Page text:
Putting aside the tough talk, some Europeans might agree that too much is made of the competitive aspect. After Wednesday's startup, CERN Director General Robert Aymar said Europe may have displaced America as the locale for the world's largest particle collider, but he also noted that collaboration always follows competition. Big Science has become bigger than any one country.
Nevertheless, some correspondents recalled the aborted effort to build the Superconducting Super Collider in Texas during the '90s - a machine that would have been bigger than the LHC:
Cynthia: "So now it's happening. I worked on the Superconducting Super Collider with the most talented physicists in the world. It was canceled, and hundreds of scientists were left without the tenured positions they gave up to join the Collider. The SSCL was looking at a $10 billion budget, yet the Congress canceled it with a vote on, ironically enough, my birthday. The U.S. gave funds for the LHC after the SSCL was canceled.
"None of us was from Waxahachie, Texas, so we formed a 'family' of our own at the SSCL. Everyone worked very hard, long into the night. We had the technology and the brain power to build it, but it was evidently wrong time, wrong country. I sat in congressional hearings where opinions were read from other U.S. scientists who said it wasn't necessary and little benefit would come from building it. If you have ever been involved in government budgets, you know they get pretty political. If other scientists had their budgets decreased due to the collider, they weren't going to support building it.
"The 'story' is that Ann Richards was offered either NASA or the collider for funding by Bill Clinton. She chose NASA, for obvious reasons: Texas has much more of its economy built around NASA. But did it serve the best interests of scientific research? George Bush wants to go back to the moon, but we've been there, done that.
"If I sound bitter, I am. The 'it coulda been us' that I feel whenever I hear about the LHC won't go away. The research facilities for our colleges and universities that were to be a part of the SSCL didn't happen. People were displaced from homesteads they held for generations and the equipment was sold or given away at bargain prices. Funny, all the laboratories wanted our equipment when we were canceled.
"Maybe it would be valuable to follow up with some of the senior scientists at the SSCL - but don't expect those scientists at U.S. colleges and universities to criticize it - it's just not politically correct."
On the Newsvine discussion site, another physicist looked backward - and forward:
"I was in graduate school (in physics) when the SSC was cancelled. Since there was already a substantial oversupply of Ph.D. physicists at the time, the cancellation gave further impetus to a movement that was already under way from pure science to greater emphasis on technology. After the collapse of the telecommunications boom, followed in rapid succession by 9/11/01, the focus switched almost entirely to military and security-related technologies. So that is one area in which the U.S. is probably still in the lead. It reminds me of how some people used to describe the Soviet Union: 'a third-world country with first-world weapons.'"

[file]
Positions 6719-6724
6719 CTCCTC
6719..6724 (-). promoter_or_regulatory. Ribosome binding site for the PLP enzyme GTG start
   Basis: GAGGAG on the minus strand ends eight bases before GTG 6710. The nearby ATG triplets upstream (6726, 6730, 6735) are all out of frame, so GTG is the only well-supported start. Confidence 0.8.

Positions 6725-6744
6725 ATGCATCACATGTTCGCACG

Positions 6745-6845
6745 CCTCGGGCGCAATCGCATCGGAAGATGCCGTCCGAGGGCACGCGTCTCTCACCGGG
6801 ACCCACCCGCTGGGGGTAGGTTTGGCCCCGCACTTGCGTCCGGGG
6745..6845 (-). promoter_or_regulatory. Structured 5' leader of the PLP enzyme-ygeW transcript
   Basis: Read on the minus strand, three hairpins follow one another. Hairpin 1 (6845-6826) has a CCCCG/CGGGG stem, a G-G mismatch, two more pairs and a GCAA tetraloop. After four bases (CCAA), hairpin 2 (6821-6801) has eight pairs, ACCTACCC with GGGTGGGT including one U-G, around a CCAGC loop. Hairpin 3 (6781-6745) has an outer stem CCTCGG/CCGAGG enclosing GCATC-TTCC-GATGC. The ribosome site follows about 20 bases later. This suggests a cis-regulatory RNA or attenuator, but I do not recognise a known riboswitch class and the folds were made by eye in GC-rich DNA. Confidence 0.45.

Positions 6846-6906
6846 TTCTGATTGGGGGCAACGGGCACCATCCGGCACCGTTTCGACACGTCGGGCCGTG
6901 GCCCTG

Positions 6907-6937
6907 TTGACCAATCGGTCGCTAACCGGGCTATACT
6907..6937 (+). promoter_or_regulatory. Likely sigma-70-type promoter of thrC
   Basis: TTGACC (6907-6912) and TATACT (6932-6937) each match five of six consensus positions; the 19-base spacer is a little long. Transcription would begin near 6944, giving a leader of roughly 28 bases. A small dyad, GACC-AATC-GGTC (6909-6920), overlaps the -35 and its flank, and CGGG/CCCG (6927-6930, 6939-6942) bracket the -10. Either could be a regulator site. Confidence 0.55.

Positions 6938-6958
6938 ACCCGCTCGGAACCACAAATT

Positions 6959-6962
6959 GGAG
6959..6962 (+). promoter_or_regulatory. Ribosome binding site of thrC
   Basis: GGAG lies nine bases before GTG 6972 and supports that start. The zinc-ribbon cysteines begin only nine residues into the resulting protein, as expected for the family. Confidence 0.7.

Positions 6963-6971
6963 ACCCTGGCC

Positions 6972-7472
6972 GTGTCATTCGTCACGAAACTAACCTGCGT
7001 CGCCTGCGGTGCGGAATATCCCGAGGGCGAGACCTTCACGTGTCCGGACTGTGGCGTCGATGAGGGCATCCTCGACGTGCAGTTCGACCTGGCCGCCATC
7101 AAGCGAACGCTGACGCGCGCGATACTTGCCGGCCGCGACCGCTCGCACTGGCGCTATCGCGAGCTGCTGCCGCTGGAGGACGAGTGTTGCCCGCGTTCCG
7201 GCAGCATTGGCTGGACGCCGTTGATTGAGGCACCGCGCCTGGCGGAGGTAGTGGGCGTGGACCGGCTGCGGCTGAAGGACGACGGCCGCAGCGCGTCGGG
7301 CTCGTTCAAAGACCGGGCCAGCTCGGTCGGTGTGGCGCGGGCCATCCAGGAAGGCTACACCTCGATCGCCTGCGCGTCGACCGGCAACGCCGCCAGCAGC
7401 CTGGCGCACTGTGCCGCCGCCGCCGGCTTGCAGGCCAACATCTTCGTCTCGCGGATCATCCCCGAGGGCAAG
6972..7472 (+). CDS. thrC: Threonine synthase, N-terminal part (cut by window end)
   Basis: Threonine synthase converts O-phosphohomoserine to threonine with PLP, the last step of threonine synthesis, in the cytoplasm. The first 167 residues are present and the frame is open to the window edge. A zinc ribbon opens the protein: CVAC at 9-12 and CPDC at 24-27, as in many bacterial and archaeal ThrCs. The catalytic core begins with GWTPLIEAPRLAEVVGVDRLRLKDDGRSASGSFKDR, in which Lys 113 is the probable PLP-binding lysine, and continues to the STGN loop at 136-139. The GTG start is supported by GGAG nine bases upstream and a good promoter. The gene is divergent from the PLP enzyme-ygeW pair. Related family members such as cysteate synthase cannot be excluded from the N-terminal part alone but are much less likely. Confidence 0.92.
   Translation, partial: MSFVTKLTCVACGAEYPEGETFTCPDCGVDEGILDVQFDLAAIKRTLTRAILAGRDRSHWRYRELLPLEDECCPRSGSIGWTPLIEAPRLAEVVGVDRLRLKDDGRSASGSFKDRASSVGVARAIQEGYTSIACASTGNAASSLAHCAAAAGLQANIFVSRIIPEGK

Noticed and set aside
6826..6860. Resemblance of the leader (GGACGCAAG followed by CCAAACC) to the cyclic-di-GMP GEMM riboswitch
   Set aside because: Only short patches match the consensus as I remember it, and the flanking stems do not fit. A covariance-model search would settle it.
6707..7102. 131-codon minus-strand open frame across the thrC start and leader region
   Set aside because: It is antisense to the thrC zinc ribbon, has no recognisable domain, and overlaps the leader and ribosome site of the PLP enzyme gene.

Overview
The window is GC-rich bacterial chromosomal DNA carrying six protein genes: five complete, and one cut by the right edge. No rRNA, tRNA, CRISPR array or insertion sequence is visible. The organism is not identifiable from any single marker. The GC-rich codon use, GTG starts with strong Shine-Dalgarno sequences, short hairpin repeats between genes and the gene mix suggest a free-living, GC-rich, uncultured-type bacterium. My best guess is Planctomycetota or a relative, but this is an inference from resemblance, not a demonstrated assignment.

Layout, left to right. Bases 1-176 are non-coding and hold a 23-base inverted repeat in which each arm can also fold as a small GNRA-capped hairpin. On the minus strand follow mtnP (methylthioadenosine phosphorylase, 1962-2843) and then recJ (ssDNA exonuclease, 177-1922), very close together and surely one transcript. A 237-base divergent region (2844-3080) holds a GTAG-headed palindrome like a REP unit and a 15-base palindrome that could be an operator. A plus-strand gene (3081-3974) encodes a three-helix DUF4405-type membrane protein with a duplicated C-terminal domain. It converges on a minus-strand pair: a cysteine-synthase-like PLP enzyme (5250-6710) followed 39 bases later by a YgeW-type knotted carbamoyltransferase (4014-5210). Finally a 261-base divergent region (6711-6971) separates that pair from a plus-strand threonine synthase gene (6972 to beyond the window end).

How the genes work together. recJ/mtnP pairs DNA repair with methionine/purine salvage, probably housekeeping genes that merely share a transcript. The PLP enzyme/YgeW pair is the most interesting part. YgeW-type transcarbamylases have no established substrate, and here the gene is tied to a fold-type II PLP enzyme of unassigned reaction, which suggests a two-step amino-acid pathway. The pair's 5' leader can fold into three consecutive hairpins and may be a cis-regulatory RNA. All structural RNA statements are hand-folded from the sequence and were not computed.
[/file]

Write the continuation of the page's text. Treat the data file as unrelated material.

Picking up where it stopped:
And here's another Newsvine comment, this time from an immigrant:
"As an outsider (immigrant) living in the United States, I can see thing the most Americans fail to recognize - that the U.S. is losing its edge to focused, hungrier and driven people from other countries. The U.S. of A. has immense potential and it could all be lost if the people here continue to act like sheep and be blind to what is happening around them.
"I was an average student in my country and had decent opportunities back home, but when I moved to the U.S., I was ahead of the crowd by a good margin. In the companies I have worked (mostly high-tech), there are very smart people at the top but the fresh talent pool is quite lacking in basic skills (science, math, etc.) and we have had to look outside the country for average talent. If this continues to be the trend, the U.S. will find itself sooner in the back seat, watching the rest of the world in control of science and engineering."
What do you think? Feel free to add your comments about the Big Bang Machine - or the bigger implications.
Past chapters in the atom-smasher saga:
Peter McCready / Special to msnbc.com
|Click for high-def slide show:
360-degree HD View photos let
you zoom through the Large
The world's biggest atom-smasher is a smash hit on the Web: It's only been one day since the Large Hadron Collider's startup, but the device has already generated an explosion of cool stuff online, including black humor about black holes.
We're offering a selection of photographer Peter McCready's 360-degree, zoomable panoramas of the collider's hot spots as part of our special report on the $10 billion project - but if the HD View plug-in doesn't work out, you can still take a Flash-based tour of the LHC on McCready's own Web site.
McCready, who is a system administrator for Queen's University in Belfast in Northern Ireland, has been taking 360-degree panoramas for years at the European Space Agency and other high-tech locales. It's all part of his personal campaign to add some extra gee-whiz to the genre.
"It seemed to be more used for the leisure-hotel industry, and I always thought there should be more to it than that," he told me.